by Lily Janiak, published on August 7, 2019
I know, I know. Another normie straight white girl who loves Jane Austen — I might as well breathlessly confess a love of pumpkin-spice lattes.
But seriously, my Janeite-ism has been interfering with my sleep and my home life (sorry, husband). Recently, watching the six-hour BBC “Pride and Prejudice” once again while curled up on the couch late at night, I realized with horror that I was predicting too many shots, entrances and lines before a previous scene had even finished. (“Colonel Fitzwilliam is about to happen upon Lizzy on the Rosings grounds and unknowingly drop a gossip bomb!”) There were no surprises left. I had to impose a ban on myself.
Once I read all of Austen’s works, I branched out to George Eliot, Fanny Burney and Charlotte Brontë — but still, Jane keeps calling me back.
It was thus with some trepidation that I signed on to review Santa Cruz Shakespeare’s “Pride and Prejudice,” adapted by Kate Hamill. I wondered if I knew the story too well, if I’d burden the production with too much of my own emotional baggage, if I loved it too much to tolerate any adaptation, any deviation from the ideal in my head.
Thankfully, Santa Cruz Shakespeare’s frisky production made those concerns moot. It’s so silly, so laden with sexual innuendo, so lavish in its physical comedy that it almost didn’t seem like “Pride and Prejudice” anymore, but an entirely new and wonderful work.
But still I wondered: Why am I so obsessed with Austen in the first place?
Part of the appeal is escapism. For Austen’s heroines, there is such a thing as free lunch. Banquets and gowns and balls just appear, seemingly sans cost to anyone. All these ladies have to do is master social graces and do some embroidery. If they read books or learn foreign languages or a musical instrument, it’s a bonus!
But plenty of authors and artists make rich people their subject. And plenty write witty dialogue, though not with Austen’s particular sparkle.
What elevates “Pride and Prejudice” above even other excellent romantic comedies is how much better Elizabeth Bennet is than the rest of us — and not just because of her eloquence in argument, her joie de vivre. She combines an ability to not take herself so seriously while also never compromising her self-respect, her principles. I worry I’m not terribly good at either of those things, and she inspires me to improve. Maybe one day I could tell off the Lady Catherine de Bourghs in my life with Elizabeth’s unassailable logic or shrug off my own Mr. Wickhams, knowing that it’s not worth the mental energy to resent them.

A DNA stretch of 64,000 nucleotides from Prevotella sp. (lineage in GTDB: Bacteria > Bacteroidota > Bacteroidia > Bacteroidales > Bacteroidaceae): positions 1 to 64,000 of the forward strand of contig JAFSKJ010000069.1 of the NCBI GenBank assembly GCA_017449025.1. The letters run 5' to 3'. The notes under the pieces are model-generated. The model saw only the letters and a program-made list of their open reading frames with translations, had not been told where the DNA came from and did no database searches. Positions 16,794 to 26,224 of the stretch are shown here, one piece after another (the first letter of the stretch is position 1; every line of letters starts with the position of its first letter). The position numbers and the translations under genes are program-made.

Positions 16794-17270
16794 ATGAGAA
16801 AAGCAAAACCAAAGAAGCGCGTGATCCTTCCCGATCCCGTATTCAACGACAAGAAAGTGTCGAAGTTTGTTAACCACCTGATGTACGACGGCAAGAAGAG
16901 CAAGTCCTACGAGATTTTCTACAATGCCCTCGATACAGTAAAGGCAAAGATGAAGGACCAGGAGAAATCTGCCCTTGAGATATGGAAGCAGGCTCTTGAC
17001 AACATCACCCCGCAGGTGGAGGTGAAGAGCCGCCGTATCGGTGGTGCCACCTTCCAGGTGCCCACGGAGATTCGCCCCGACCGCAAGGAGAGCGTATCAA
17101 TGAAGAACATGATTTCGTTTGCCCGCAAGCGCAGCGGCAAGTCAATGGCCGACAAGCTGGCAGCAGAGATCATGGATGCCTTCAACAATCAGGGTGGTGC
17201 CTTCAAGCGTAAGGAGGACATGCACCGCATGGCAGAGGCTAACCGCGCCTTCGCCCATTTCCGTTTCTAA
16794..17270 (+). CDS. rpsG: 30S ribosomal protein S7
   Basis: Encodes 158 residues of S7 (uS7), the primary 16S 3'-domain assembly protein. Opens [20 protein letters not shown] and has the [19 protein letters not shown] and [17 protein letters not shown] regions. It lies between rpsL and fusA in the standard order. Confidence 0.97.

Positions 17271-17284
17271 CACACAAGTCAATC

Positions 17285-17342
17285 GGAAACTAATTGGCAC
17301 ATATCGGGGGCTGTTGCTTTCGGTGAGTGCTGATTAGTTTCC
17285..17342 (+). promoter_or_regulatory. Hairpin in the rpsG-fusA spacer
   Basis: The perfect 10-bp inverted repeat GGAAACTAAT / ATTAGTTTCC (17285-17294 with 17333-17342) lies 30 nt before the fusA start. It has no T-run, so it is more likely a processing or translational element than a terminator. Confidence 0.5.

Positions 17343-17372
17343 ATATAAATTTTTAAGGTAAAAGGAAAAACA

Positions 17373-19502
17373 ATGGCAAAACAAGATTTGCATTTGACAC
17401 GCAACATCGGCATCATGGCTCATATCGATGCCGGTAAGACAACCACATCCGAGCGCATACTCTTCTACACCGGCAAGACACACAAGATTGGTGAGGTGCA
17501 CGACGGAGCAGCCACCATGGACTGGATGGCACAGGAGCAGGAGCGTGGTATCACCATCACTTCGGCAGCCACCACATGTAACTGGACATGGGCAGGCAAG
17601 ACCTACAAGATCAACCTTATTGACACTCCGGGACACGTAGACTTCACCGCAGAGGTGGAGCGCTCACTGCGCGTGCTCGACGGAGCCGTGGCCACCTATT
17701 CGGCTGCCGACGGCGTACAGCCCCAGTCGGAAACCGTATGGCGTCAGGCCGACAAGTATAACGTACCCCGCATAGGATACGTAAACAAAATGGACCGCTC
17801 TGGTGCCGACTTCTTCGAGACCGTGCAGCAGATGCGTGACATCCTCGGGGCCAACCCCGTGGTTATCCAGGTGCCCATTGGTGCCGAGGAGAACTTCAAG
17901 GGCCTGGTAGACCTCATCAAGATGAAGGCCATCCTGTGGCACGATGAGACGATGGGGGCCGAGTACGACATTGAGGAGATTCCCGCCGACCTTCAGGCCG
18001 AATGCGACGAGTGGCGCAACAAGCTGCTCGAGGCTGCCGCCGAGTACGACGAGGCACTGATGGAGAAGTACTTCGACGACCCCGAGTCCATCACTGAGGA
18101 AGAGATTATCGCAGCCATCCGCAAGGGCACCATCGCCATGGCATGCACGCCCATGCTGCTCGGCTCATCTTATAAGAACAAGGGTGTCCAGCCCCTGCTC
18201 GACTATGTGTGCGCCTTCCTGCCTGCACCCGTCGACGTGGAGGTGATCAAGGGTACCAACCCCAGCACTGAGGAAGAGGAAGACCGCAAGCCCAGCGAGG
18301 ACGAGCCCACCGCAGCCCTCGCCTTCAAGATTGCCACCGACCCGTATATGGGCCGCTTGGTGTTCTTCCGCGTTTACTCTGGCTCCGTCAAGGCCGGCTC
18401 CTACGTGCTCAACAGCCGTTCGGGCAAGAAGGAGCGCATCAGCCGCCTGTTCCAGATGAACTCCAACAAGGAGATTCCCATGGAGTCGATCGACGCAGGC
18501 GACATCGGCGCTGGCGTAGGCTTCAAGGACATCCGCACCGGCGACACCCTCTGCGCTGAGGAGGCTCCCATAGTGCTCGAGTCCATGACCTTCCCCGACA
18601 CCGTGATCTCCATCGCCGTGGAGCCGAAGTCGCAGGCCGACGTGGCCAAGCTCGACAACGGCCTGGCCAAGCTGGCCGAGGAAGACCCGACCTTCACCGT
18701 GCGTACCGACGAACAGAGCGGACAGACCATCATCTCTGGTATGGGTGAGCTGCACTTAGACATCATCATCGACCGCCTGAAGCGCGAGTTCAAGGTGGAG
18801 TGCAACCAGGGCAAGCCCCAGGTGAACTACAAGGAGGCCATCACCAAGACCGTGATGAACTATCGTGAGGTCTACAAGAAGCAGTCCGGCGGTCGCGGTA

Still, Elizabeth Bennet has no real power in the novel; the only way she can change her circumstance is by making an advantageous match. Yet in this oppressive world, her merit still gets rewarded. As spunky and self-possessed as Elizabeth is, her success is passive; it doesn’t challenge, let alone change the system. She sits around and acts morally and intelligently long enough for someone else to notice and rescue her. For all of Austen’s satire of the manners of Regency gentry, is Lizzy’s story really that different from that of a fairy tale?
Big deal, Janiak. Of course romances aren’t supposed to be realistic. Would anyone besides your mother-in-law want to read about you and your husband bargaining over who has to put the vacuum away? (Hi, Laura!)
I suppose I’m wrestling with this well-trod notion because I know I have a tendency in my private life to toil happily within the confines of a system and hope someone with power pays attention, rather than look critically at that power from the outside.
Yet that’s exactly what I’m supposed to do as theater critic: look critically, seek the vanguard. Thankfully, the theater world right now is full of revolutionaries — Young Jean Lee and Jeremy O. Harris and Jackie Sibblies Drury, Sean San José and Eric Ting and Nataki Garrett, Courtney Walsh and Margo Hall and Lisa Ramirez, Michael Moran and Ariel Craft and Jon Tracy. It’s my job to chronicle these artists’ revolutions, to try to see what they see as they interrogate artistic norms and industry power structures.
I might need to keep escaping to “Pride and Prejudice” on my off time, though. I don’t know if I have the vision and the bravery to live my life the way these and my many other theater heroes pursue their work. But as a critic, I vow to not only seek escapist art but to follow those on the front lines, notebook in hand.
“Pride and Prejudice”: Written by Kate Hamill. Adapted from Jane Austen. Directed by Paul Mullins. Through Aug. 31. Two hours, 15 minutes. $15-$60. Audrey Stanley Grove, 501 Upper Park Road, DeLaveaga Park, Santa Cruz. 831-460-6399. www.santacruzshakespeare.org